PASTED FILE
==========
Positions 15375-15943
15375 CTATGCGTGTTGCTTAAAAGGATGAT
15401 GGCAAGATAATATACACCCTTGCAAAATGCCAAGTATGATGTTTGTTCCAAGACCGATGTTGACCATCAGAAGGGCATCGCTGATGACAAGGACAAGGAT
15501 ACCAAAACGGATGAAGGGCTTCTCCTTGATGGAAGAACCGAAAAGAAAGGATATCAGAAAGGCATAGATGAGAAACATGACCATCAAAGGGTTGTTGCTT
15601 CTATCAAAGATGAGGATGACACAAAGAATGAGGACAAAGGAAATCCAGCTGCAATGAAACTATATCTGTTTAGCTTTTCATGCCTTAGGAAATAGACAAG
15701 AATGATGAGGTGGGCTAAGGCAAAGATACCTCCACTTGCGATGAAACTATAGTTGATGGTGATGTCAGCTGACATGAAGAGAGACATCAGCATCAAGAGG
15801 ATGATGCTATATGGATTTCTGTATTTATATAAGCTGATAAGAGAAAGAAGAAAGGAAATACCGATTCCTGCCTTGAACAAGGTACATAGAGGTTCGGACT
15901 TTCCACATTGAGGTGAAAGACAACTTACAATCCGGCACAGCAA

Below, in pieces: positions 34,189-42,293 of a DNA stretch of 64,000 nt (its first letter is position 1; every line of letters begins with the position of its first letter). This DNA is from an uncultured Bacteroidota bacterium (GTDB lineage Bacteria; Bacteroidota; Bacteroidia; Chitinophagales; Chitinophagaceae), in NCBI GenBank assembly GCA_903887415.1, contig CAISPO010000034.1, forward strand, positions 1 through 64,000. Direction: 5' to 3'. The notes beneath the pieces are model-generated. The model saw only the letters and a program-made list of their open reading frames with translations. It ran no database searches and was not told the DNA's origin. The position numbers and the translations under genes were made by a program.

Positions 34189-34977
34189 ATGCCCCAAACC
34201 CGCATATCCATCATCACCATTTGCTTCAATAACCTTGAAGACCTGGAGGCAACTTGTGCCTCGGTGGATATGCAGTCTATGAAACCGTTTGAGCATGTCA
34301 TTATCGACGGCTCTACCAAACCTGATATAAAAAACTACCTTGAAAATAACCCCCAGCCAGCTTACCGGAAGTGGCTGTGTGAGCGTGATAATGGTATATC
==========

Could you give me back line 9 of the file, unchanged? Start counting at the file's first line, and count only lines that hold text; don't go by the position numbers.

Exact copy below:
Below, in pieces: positions 34,189-42,293 of a DNA stretch of 64,000 nt (its first letter is position 1; every line of letters begins with the position of its first letter). This DNA is from an uncultured Bacteroidota bacterium (GTDB lineage Bacteria; Bacteroidota; Bacteroidia; Chitinophagales; Chitinophagaceae), in NCBI GenBank assembly GCA_903887415.1, contig CAISPO010000034.1, forward strand, positions 1 through 64,000. Direction: 5' to 3'. The notes beneath the pieces are model-generated. The model saw only the letters and a program-made list of their open reading frames with translations. It ran no database searches and was not told the DNA's origin. The position numbers and the translations under genes were made by a program.